Wait, why am I talking about slow running again? Oh, right, because I had forgotten how important it is. For the past few weeks, I've rushed through the majority of my runs, either because it felt awesome or because I had shit to do. I ran much faster than usual for many of my runs for two or three weeks, and was suddenly shocked (shocked, I tell you!) to find that one day, my body just ached. A lot. Apparently, feeling great immediately following a run doesn't mean you're in the clear. Eventually, it will catch up with you, as it did me. The past few days all of my runs have been done at a slower than 11:00 pace. My ego's a bit bruised (it's much harder for me to run slowly in Eugene than it was in Anchorage, probably because there are so many runner studs here), but my body's back!

End PSA.

Question: thoughts on slow running? Do you run a lot faster when you run by a lot of people like I do?


  1. I think each run should have a purpose and reason, even the slow ones. They are to build your base and I think even mentally prepare us to run for extended periods of time.
    Yea, grad school is tough.lots to read and write.

  2. Glad grad school is going well! Probably a good thing you decided to put work before running, being in grad school and all. But it also sounds like you're finding a decent amount of time to get some running done, too.

    Blue Pool looks awesome. Are you allowed swim in it?

    I am not under the tutelage of the Hanson brothers, but marathon training in general has forced me to slow my paces down. There's no way I could get through this higher mileage if I was still clinging to 9:40/mile as my "easy" pace. That was my easy pace... when my weekday runs never exceeded 4-5 miles. It's a good thing, though. I'd much rather run longer than run faster at this point. Which is also a good thing, since I'm signed up for a marathon and not a 5K.

  3. Ha, when I run near work (downtown DC), I see impressive splits fly by on my's like WHOA. And solely because other people are around and I MIGHT see someone I know..and if I don't, I'm "that fast girl" that runs during lunch...even though I'm only ever that fast during lunch ;).

    I really enjoy my slow and easy runs...they really help my legs recover and mentally give me a break. I just made a new 50k plan and was incorporated about 90% of the Hansons plan. I'm pretty pumped about it. I start with 12x400s tomorrow.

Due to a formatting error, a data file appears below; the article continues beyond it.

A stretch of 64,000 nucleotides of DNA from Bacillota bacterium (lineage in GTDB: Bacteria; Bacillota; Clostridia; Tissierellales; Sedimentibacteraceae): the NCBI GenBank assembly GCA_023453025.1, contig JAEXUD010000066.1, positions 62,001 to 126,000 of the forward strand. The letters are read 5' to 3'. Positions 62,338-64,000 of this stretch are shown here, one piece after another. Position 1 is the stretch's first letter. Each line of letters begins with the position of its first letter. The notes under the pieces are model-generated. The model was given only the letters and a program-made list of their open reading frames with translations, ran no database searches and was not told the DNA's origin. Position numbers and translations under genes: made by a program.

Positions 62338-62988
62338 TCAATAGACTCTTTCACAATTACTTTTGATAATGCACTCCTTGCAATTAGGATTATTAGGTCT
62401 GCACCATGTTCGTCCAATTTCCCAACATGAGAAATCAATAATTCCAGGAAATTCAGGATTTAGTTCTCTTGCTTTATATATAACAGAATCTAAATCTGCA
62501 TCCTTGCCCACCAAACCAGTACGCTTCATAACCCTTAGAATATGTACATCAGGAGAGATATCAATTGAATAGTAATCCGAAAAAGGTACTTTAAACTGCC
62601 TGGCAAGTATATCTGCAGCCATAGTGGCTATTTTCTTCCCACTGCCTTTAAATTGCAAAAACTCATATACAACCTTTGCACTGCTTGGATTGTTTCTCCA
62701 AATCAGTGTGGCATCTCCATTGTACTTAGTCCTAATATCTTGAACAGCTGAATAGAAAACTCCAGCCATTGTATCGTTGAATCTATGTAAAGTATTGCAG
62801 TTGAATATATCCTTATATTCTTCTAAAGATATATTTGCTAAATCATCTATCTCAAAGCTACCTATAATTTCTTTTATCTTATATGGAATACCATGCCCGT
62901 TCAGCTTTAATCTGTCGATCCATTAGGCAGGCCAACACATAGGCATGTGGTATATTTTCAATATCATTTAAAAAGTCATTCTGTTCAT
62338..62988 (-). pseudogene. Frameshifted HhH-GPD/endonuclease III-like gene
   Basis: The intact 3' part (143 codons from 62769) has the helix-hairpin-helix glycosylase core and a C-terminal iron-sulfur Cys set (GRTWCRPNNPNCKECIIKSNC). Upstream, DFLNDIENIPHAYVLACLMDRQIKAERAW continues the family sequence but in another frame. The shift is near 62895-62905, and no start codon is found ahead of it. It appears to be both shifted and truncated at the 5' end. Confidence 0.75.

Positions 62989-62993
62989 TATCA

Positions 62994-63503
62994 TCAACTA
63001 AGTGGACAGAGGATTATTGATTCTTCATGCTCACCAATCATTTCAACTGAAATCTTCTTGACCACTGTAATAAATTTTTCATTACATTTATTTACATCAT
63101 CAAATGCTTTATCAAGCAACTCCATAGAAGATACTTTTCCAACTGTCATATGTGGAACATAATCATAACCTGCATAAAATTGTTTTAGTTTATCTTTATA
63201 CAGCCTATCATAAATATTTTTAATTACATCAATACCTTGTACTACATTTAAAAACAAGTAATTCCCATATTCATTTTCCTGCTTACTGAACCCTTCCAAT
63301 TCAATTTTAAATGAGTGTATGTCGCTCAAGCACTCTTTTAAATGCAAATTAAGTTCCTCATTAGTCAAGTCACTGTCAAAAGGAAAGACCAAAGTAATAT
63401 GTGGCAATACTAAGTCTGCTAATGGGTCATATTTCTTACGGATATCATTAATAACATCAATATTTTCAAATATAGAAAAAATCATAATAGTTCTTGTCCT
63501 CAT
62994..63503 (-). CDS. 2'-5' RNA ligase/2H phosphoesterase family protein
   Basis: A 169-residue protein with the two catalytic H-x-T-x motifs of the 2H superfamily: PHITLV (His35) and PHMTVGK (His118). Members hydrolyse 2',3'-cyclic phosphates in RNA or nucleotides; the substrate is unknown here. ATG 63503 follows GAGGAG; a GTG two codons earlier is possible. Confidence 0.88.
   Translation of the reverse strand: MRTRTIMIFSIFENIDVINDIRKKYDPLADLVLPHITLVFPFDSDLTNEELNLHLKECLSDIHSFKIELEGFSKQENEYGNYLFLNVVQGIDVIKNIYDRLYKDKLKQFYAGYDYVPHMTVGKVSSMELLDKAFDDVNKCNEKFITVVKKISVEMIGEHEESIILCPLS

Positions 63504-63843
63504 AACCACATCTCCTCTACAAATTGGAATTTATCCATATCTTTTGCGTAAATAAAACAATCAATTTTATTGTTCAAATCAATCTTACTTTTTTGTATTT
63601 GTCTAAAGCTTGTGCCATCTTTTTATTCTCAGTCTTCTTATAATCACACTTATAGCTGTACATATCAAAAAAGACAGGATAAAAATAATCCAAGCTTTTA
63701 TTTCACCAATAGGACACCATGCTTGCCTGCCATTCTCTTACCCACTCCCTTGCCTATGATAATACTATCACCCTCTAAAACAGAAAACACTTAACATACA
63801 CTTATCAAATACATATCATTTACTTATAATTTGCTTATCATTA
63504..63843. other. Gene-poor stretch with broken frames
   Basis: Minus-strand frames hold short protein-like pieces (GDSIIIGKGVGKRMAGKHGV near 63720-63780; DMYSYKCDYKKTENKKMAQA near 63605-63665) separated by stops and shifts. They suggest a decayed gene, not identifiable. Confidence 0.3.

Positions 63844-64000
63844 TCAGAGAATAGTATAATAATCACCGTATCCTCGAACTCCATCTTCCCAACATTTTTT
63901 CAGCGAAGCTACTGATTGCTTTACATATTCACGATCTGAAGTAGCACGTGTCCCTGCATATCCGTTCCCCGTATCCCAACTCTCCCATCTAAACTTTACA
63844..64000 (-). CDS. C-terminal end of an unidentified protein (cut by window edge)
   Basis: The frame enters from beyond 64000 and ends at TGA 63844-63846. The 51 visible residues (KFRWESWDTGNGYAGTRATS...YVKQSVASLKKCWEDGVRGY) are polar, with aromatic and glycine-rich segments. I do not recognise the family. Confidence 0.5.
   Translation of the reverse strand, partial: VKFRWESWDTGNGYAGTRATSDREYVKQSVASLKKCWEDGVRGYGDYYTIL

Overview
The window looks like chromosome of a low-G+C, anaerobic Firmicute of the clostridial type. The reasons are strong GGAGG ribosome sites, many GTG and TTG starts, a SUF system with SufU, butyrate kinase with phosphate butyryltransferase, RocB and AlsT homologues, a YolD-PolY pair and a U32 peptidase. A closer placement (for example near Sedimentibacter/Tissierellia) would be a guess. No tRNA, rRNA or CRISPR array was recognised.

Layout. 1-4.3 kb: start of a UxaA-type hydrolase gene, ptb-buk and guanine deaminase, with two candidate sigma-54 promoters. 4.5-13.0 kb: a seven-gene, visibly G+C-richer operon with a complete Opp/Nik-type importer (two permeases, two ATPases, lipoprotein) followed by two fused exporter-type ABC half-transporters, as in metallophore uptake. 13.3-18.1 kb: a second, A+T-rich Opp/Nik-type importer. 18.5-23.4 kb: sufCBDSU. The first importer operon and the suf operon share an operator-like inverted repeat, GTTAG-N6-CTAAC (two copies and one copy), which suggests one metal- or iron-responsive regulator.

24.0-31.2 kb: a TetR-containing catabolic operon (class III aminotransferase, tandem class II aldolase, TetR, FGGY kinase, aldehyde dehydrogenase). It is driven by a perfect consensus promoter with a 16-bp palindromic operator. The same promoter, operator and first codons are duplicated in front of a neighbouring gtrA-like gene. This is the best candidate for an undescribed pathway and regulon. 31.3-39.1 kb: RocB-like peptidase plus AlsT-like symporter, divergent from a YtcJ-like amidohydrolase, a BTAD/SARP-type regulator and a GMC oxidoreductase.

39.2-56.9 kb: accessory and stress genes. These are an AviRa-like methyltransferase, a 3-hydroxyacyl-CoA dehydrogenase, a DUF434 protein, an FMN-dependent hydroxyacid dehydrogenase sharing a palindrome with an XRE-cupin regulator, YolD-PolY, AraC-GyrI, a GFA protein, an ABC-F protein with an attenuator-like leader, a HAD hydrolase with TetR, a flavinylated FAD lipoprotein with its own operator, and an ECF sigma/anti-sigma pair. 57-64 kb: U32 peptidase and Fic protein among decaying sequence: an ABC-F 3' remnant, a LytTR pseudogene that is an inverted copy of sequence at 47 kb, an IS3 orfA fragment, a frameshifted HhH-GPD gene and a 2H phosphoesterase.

4. When I'm training for something and actually doing speed work, I really need those slow recovery runs, both physically and mentally. I really need that twice weekly reminder of why I run and how enjoyable it is to go slow and check out the scenery.

    If I'm not training, then I just run hard if I feel like it and easy when I don't. Makes sense to me. :)

  5. As a fellow Hansonite, I agree with you! A lot of my speedy friends "easy runs" are still pretty quick! When I do a "recovery" pace, they all smoke me!
    my mitochondria is obese :(

    I enjoy slow running, just not telling the internet how slow i went, or getting smoked by local college students! Barf. *ego pain*

  6. Yep. Mostly slow running with some carefully placed faster running is where it's at (in my book). (Even though I haven't written a book.) Whatever.

    Anyway - yes...very much with you. And be kind to yourself regarding your running these days. Be sure you are using it as stress relief, not a stress-inducer. And if you don't have much time...don't go as far. The pressure of completing a run under time constraints can quickly make something fun become...less fun. But you probably already know this. It was probably in the Hansons' book. :)

  7. I am a firm believer in the Don't Run, Run Faster plan myself. I know that when I can finally run again, I'll be busting out times unlike any others I've ever seen before. Cuz I'll be all rested and shit...

    I have close family in Eugene.